A boy was helping his grandma learn how to send email. She was very excited about her success with Skype and was now motivated to know more about her computer. He showed her how to compose and send an email and even tested it by sending an email back to her computer. He could see that she was really interested and so he also showed her how to send multiple emails at once and even how to send photos. Finally, completely exasperated at the show-and-tell session, she took the mouse from her grandson and said, “Let me have the mouse. I want to do it myself. Until I use it, I won’t really know it.”

To make use of learning is to apply the learning, the last step of cognitive transfer. This assumes that the understanding is clear and the learning is deep enough to be used in practical, relevant, and meaningful ways. When the ideas, skills, or lessons are applied in purposeful ways, they take on a deeper level of meaning and become solidified. Once one applies a skill or concept, the learning is anchored in a lasting way; it is remembered and retained for future use.

For example, sixth graders learn about the Pythagorean Theorem. They can then apply this learning by building a model to see how the theory relates to real-life problems. Eighth graders learn about the Bill of Rights. To apply this learning, they can create simulations and role plays about what happens when those personal rights are infringed upon. That is what applied learning is all about; it is about the experience, the actual realization of the abstract concepts and complex skills.

Renate and Geoffrey Caine (Caine, Caine, McClintic, and Klimek, 2008) write about curriculum and the brain and learning. They state that extracurricular activities at the school need to be center stage in the school curriculum. The school newspaper, the yearbook, the daily announcements, the gym demonstration, the science fair, the social studies exhibition, and the school play-these are the applied learning experiences that showcase student learning in authentic ways. These are the examples of purposeful learning that require mastery in the skills of reading, writing, speaking, and listening. Project-based learning should assume an important role in today’s classrooms.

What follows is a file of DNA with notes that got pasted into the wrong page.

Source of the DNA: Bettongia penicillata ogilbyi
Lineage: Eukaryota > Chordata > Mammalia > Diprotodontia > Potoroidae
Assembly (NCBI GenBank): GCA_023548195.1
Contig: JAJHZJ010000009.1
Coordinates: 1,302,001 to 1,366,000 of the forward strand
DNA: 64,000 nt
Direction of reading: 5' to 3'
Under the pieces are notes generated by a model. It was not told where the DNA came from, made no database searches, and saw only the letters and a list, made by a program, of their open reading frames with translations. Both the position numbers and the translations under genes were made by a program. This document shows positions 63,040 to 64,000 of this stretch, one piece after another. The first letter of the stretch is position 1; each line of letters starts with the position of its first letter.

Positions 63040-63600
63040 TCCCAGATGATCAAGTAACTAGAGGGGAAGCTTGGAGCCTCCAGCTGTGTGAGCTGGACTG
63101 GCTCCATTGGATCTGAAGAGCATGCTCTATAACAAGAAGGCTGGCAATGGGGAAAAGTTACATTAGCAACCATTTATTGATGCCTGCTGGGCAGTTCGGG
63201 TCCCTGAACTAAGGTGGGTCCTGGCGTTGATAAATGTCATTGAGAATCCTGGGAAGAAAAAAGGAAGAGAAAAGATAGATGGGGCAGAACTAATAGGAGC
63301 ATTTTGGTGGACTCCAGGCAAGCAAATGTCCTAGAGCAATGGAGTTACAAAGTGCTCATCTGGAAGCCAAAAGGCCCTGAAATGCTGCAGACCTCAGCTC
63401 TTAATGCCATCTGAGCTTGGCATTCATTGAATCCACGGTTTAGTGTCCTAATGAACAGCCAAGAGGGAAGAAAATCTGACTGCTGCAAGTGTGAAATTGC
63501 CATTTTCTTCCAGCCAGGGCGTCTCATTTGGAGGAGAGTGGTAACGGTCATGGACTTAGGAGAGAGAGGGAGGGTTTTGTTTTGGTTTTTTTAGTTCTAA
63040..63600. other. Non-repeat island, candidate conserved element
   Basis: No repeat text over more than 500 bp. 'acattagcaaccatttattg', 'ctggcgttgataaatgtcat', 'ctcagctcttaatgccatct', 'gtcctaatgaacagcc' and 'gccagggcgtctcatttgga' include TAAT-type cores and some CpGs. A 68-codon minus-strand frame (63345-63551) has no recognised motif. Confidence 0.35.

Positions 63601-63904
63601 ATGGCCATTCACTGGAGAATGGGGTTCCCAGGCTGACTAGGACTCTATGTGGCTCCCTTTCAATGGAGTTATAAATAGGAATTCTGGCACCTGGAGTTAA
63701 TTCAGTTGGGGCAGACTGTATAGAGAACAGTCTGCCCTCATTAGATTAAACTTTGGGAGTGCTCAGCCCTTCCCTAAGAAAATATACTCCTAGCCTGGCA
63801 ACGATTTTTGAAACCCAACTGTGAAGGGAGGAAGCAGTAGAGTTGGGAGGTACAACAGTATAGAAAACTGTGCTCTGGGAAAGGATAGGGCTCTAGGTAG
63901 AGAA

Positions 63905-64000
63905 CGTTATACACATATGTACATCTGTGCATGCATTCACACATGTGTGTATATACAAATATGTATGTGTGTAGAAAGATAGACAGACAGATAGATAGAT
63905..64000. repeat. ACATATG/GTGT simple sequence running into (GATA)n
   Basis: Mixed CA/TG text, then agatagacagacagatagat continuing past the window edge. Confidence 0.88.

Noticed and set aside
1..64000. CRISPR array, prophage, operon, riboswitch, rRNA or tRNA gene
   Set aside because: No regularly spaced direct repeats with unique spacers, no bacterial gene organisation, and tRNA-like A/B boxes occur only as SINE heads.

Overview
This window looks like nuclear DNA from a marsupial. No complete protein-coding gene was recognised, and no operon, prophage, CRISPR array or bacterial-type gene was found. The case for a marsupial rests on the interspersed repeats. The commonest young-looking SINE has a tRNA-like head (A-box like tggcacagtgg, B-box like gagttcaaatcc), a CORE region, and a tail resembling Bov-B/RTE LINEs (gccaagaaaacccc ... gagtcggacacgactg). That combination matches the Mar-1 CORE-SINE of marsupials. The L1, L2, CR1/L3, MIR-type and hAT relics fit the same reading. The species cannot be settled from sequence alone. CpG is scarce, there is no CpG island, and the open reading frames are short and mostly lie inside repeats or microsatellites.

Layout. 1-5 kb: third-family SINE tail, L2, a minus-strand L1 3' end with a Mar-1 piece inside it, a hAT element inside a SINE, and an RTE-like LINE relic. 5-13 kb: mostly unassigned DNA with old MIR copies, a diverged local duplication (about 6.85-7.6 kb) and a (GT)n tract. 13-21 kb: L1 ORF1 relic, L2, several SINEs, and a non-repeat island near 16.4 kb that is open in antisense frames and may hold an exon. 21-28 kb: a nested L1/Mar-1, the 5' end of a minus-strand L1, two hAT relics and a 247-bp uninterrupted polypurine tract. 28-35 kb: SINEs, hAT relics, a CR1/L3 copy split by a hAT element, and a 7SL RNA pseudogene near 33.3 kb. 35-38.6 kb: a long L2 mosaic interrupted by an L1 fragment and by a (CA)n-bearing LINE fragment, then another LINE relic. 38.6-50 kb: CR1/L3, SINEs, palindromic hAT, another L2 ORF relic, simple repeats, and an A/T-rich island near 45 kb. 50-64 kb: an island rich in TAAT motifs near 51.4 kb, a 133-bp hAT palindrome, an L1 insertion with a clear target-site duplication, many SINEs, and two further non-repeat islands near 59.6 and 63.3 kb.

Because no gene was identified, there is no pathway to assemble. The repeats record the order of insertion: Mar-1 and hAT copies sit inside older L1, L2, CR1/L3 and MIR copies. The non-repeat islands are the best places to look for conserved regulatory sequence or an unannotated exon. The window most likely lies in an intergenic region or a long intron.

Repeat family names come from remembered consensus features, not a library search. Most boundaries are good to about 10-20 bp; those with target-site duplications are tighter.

This table provides examples of what this thinking skill looks like and sounds like in the classroom.

Looks Like
Sounds Like
Students carrying out an experiment

Students using tools they build

Students conversing in a foreign language

Students engaged in a community project

Students constructing a model
“This is not exactly the right way to use this, but…”

“It’s such a practical idea.”

“I didn’t know it would be this easy.”

“Now I see how it works.”

“This really cements it for me.”

The skill of applying is, beyond a doubt, one of the most neglected skills in the school curriculum, yet the rationale is overwhelmingly simple: all learning is for transfer!

One of the biggest complaints that teachers hear from students is that they don’t see how they will ever use the information or skills they are learning. Their concern has merit to some extent. If all learning is for transfer, then teachers need to provide students with the answer to that very legitimate question: “When am I gonna use this?” When students understand how the lessons they learn in school are applied to real-world situations, the lessons become more valuable to them.

Adapted from:

Bellanca, J. A., Fogarty, R. J., & Pete, B. M. (2012). How to teach thinking skills within the common core: 7 key proficiencies of the new national standards. (pp. 181-182). Bloomington, IN: Solution Tree Press.